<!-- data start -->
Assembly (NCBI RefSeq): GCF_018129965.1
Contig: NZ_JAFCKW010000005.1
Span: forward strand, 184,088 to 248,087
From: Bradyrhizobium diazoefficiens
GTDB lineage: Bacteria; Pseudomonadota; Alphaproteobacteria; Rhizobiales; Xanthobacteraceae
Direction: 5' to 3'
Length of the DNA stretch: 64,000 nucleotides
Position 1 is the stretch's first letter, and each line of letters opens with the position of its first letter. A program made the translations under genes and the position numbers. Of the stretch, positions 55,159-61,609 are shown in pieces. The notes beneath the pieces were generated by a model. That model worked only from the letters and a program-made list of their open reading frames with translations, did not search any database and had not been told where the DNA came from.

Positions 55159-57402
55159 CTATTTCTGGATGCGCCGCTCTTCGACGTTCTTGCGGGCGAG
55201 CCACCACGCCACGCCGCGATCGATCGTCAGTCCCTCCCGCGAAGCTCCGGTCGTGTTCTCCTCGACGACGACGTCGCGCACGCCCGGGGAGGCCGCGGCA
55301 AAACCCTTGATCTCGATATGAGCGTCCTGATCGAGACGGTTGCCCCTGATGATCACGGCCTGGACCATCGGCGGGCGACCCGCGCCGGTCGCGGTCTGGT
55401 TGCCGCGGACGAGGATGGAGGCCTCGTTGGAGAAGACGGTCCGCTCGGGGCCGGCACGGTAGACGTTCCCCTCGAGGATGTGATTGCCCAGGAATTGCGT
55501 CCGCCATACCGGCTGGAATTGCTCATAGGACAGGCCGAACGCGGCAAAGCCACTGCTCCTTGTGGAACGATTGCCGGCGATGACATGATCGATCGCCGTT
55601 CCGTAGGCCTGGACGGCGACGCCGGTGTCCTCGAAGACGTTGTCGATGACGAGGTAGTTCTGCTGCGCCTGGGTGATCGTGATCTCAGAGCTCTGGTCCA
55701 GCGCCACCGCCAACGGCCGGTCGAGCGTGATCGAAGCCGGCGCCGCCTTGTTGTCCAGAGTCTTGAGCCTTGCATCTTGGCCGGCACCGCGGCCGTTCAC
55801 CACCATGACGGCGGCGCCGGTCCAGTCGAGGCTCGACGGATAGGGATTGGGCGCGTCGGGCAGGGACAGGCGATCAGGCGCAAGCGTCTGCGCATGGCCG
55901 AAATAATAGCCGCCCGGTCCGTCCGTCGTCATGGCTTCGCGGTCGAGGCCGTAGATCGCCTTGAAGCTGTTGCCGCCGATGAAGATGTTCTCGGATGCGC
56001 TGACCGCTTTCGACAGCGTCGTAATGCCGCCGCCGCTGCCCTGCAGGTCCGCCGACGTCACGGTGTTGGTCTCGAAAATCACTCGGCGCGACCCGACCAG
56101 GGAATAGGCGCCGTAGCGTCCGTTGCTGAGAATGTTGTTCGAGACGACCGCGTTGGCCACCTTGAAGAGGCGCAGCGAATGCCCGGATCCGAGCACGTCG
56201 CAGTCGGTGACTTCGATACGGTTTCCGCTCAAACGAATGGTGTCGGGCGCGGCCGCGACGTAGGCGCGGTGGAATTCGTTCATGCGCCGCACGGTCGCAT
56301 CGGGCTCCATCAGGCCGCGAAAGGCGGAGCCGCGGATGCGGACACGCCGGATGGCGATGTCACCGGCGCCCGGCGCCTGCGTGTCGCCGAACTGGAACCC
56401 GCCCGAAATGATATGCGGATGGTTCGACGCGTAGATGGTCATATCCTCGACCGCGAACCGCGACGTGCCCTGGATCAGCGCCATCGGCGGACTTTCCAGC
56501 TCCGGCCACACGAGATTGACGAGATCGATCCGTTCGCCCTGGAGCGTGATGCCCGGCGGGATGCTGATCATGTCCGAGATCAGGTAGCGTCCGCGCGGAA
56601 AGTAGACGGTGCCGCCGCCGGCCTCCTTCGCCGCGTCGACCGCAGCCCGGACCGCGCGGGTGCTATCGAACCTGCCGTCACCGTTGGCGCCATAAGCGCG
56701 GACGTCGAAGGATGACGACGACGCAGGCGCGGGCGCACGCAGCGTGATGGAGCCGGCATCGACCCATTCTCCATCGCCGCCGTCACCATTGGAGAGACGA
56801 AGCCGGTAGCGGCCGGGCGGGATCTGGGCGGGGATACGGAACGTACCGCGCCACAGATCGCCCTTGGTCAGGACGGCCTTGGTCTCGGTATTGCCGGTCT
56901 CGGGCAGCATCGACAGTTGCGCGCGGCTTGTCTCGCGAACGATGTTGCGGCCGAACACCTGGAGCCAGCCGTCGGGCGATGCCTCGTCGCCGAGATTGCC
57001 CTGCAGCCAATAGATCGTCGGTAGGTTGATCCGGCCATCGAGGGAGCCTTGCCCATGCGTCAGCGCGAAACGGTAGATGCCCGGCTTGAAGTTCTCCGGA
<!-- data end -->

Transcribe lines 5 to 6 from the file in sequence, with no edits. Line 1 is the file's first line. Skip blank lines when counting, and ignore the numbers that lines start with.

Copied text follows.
GTDB lineage: Bacteria; Pseudomonadota; Alphaproteobacteria; Rhizobiales; Xanthobacteraceae
Direction: 5' to 3'